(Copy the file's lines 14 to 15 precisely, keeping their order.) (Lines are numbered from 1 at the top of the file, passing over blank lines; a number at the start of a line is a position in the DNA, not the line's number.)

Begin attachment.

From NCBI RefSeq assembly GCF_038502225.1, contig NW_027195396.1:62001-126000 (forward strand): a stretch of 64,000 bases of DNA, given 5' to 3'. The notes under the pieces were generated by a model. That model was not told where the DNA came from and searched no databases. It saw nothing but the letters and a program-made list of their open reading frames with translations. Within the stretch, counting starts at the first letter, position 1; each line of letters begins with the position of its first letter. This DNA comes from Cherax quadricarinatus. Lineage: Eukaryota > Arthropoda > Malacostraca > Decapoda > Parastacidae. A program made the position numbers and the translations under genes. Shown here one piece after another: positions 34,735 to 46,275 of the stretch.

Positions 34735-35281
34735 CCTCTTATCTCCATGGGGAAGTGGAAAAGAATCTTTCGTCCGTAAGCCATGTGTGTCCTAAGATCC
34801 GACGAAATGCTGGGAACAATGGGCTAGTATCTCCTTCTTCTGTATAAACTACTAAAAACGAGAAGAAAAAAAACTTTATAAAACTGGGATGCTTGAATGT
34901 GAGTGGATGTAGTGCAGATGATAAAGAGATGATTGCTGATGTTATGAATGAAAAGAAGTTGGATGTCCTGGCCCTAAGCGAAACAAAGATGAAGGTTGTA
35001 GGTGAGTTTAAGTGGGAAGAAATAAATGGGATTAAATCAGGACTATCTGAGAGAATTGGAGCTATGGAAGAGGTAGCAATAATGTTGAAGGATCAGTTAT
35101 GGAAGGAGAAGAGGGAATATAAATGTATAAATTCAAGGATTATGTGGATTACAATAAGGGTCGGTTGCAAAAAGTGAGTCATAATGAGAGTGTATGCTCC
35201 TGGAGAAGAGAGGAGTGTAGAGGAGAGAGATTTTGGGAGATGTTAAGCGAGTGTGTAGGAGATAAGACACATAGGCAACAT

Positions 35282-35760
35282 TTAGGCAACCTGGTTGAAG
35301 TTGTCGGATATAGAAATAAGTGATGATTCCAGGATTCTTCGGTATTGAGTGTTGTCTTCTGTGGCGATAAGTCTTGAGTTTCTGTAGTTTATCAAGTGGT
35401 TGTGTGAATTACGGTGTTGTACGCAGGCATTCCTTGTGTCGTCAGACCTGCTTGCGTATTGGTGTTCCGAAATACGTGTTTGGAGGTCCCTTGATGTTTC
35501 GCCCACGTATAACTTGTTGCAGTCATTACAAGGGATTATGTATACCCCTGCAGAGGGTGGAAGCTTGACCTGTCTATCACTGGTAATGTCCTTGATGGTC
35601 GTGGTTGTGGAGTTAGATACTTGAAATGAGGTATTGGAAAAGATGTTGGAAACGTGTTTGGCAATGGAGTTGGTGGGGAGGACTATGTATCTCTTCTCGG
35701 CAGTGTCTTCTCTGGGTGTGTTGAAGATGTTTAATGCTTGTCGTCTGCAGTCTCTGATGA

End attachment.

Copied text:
35601 GTGGTTGTGGAGTTAGATACTTGAAATGAGGTATTGGAAAAGATGTTGGAAACGTGTTTGGCAATGGAGTTGGTGGGGAGGACTATGTATCTCTTCTCGG
35701 CAGTGTCTTCTCTGGGTGTGTTGAAGATGTTTAATGCTTGTCGTCTGCAGTCTCTGATGA